Indonesian rescuers focus on landslide as quake toll rises
By Andi Jatmiko | AP,
CIANJUR, Indonesia — On the fourth day of an increasingly urgent search, Indonesian rescuers narrowed their work Thursday to a landslide where dozens are believed trapped after an earthquake that killed at least 271 people, more than a third of them children.
Many of the more than 1,000 rescue personnel are using backhoe loaders, sniffer dogs and life detectors — as well as jackhammers and bare hands — to speed up the search in the worst-hit area of Cijendil village, where a landslide set off by Monday’s quake left tons of mud, rocks and trees. Around 40 victims are believed still stuck in the soil and rubble of collapsed buildings in Cugenang sub-district.
Rescuers are also working on other impacted areas to make sure there are no more victims that need to be evacuated, said Henri Alfiandi, chief of the National Search and Rescue Agency.
“We hope all victims can be found soon,” Alfiandi said on Thursday.
On Wednesday, searchers rescued a 6-year-old boy who was trapped for two days under the rubble of his collapsed house.
More than 2,000 people were injured in the quake that displaced at least 61,000 people to evacuation centers and other shelters after at least 56,000 houses were damaged. The National Disaster Mitigation Agency has said 171 public facilities were destroyed, including 31 schools.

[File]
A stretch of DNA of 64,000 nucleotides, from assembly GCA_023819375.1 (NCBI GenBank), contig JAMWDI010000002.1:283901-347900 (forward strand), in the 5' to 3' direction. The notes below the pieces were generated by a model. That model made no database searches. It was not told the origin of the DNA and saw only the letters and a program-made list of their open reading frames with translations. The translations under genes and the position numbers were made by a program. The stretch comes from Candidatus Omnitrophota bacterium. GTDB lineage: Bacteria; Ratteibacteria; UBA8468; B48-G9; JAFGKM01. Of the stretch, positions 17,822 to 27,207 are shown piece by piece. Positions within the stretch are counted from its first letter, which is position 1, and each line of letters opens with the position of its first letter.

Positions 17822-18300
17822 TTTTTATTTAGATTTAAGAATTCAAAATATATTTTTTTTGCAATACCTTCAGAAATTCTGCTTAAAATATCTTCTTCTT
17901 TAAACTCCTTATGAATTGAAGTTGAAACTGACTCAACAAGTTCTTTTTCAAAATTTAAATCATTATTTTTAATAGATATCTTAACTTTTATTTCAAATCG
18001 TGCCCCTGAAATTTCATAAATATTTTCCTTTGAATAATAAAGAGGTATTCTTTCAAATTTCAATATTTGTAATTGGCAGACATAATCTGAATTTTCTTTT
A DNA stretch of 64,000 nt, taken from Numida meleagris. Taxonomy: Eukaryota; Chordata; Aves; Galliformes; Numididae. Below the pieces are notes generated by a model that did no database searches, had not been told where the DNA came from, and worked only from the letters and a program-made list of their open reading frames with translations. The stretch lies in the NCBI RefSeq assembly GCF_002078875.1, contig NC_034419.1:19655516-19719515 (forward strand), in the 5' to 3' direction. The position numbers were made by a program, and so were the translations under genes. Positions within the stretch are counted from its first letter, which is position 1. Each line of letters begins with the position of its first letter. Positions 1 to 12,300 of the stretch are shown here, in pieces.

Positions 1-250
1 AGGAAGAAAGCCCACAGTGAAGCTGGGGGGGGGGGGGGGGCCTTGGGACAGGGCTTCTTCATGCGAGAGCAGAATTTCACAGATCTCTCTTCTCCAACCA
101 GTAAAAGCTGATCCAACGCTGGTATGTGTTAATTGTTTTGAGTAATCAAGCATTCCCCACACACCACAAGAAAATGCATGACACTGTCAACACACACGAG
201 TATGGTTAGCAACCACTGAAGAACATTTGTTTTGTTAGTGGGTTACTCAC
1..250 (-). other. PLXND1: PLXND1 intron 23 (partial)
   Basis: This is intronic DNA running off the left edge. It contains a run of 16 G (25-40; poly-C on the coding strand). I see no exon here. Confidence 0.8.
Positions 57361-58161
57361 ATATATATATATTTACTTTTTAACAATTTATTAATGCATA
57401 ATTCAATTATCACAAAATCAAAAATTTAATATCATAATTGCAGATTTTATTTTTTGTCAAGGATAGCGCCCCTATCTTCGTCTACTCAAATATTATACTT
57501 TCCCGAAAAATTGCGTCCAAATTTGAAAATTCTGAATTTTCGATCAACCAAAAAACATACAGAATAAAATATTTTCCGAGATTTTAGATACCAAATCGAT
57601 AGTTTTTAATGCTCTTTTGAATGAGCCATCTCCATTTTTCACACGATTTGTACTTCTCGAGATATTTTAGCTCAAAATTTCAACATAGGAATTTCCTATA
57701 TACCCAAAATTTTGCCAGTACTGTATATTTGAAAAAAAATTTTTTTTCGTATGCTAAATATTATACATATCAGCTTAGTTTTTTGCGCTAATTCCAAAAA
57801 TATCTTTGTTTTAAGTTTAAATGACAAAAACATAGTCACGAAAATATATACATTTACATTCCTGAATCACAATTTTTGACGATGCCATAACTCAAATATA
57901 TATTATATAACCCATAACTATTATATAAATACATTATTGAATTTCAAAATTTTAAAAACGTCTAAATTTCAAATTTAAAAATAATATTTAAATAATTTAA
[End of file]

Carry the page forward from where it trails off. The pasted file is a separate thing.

Suharyanto, chief of the National Disaster Mitigation Agency, said 100 of the 271 confirmed deaths were children.
Rescue efforts had been suspended temporarily on Wednesday as heavy monsoon rains fell.
The 5.6 magnitude of Monday’s earthquake would not typically be expected to cause serious damage. But the quake was shallow and shook a densely populated area that lacks earthquake-resistant infrastructure. Weak aftershocks continued until Thursday morning.
More than 2.5 million people live in mountainous Cianjur district, including about 175,000 in its main town, which has the same name.
President Joko Widodo visited Cianjur on Tuesday and pledged to rebuild its infrastructure and provide assistance of up to 50 million rupiah ($3,180) to each resident whose house was damaged.
Indonesia is frequently struck by earthquakes, volcanic eruptions and tsunamis because of its location on the arc of volcanoes and fault lines in the Pacific Basin known as the “Ring of Fire.”
Associated Press writer Edna Tarigan in Jakarta contributed to this report.